The American West has always been pioneering country. And it was so again as the Western Jewish Studies Association conferred its imprint of legitimacy on Jewish women’s studies by devoting its third annual conference entirely to this mushrooming field.
While universities throughout the country are producing Jewish feminist scholarship, few places receive these studies with unabashed enthusiasm.
“[We’re] more open in the West,… willing to take more risks,” says one conference organizer, Esther Fuchs, a professor of Jewish studies at the University of Arizona-Tuscon, where the conference took place in April.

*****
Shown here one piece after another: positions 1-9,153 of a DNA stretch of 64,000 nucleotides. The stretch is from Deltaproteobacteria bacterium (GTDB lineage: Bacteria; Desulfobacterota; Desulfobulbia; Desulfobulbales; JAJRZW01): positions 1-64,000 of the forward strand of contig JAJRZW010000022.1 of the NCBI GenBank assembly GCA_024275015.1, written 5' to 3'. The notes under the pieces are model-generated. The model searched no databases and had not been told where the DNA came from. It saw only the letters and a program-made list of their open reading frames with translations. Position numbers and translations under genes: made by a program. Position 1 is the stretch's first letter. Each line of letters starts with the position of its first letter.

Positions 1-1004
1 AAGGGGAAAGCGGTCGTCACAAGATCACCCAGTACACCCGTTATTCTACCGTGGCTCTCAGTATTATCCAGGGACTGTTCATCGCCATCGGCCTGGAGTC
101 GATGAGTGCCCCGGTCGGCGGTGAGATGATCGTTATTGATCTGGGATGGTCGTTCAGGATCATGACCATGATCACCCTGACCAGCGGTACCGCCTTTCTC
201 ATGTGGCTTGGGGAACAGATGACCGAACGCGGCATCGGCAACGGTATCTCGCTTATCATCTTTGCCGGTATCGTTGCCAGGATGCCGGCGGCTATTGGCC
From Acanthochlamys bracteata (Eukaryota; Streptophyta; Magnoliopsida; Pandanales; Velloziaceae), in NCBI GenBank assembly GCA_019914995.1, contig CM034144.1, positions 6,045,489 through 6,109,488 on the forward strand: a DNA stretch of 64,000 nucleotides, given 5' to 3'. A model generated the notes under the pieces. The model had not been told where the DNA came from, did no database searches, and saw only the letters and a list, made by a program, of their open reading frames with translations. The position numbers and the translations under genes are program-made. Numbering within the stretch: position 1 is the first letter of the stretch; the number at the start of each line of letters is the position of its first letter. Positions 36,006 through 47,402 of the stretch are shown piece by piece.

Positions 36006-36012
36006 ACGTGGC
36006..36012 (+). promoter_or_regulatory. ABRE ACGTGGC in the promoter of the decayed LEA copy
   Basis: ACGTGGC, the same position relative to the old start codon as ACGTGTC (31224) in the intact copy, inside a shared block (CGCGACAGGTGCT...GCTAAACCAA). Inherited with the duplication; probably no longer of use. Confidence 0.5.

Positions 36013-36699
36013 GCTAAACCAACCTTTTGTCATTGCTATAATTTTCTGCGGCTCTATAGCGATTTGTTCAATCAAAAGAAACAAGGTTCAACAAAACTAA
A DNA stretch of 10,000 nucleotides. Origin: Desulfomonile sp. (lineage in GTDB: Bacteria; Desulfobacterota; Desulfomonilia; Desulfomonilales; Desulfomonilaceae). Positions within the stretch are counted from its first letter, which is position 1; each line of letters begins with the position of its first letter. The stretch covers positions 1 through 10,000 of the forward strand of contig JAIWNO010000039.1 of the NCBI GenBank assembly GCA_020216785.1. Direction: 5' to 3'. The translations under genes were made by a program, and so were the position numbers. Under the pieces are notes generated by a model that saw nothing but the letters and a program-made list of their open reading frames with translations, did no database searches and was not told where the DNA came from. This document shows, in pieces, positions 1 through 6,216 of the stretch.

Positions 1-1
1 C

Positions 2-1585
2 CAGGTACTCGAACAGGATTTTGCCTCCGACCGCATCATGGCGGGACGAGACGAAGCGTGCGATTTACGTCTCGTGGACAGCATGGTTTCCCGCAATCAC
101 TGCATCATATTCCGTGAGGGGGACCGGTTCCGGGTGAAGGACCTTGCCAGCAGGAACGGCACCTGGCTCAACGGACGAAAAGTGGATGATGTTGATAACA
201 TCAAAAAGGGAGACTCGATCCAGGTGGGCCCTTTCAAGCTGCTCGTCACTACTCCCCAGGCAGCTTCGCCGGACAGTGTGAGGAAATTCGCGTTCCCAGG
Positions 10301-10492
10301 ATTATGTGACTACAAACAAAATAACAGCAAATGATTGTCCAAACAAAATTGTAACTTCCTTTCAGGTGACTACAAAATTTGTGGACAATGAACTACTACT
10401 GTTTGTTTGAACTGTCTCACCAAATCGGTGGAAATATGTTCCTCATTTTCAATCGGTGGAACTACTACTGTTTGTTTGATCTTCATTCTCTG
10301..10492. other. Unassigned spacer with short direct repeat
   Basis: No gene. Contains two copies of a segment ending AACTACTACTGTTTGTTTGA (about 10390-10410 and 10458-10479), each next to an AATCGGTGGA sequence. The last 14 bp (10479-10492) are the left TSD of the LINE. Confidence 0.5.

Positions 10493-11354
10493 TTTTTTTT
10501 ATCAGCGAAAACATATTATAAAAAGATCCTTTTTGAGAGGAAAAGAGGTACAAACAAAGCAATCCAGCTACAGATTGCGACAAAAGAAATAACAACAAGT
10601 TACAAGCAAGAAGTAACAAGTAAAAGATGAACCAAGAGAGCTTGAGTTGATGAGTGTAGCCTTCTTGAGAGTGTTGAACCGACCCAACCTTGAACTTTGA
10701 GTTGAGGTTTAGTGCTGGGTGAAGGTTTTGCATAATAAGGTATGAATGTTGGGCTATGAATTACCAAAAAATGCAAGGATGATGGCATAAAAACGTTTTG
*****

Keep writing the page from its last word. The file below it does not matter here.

The three-day gathering, which drew participants from many Western schools, was designed to look at subjects and places that had been marginalized: in Yiddish literature, in the Middle East, in German literature. But while the conference topics ranged widely, they all were interwoven with the adventures of Jewish women in the West in such sessions as “Soup, Soap, and Sermons: Texas Jewish Women Work to Solve Community Problems”; “Caroline, Hannah, and Mary: Jewish Women and the Legacy of the California Gold Rush”; and “All My Jewish Grandmothers: Four Generations in Cleveland and Omaha.”
It was Harriet Rochlin, however—the author of books about the Jews of Texas and author of “Riding High: Annie Oakley’s Jewish Contemporaries,” [LILITH, Fall/Winter, 1985] —who dramatized these stories in her 80- image slide narrative that uses diaries, letters and memoirs to trace a vital female Jewish presence in the West from 1590 until 1912.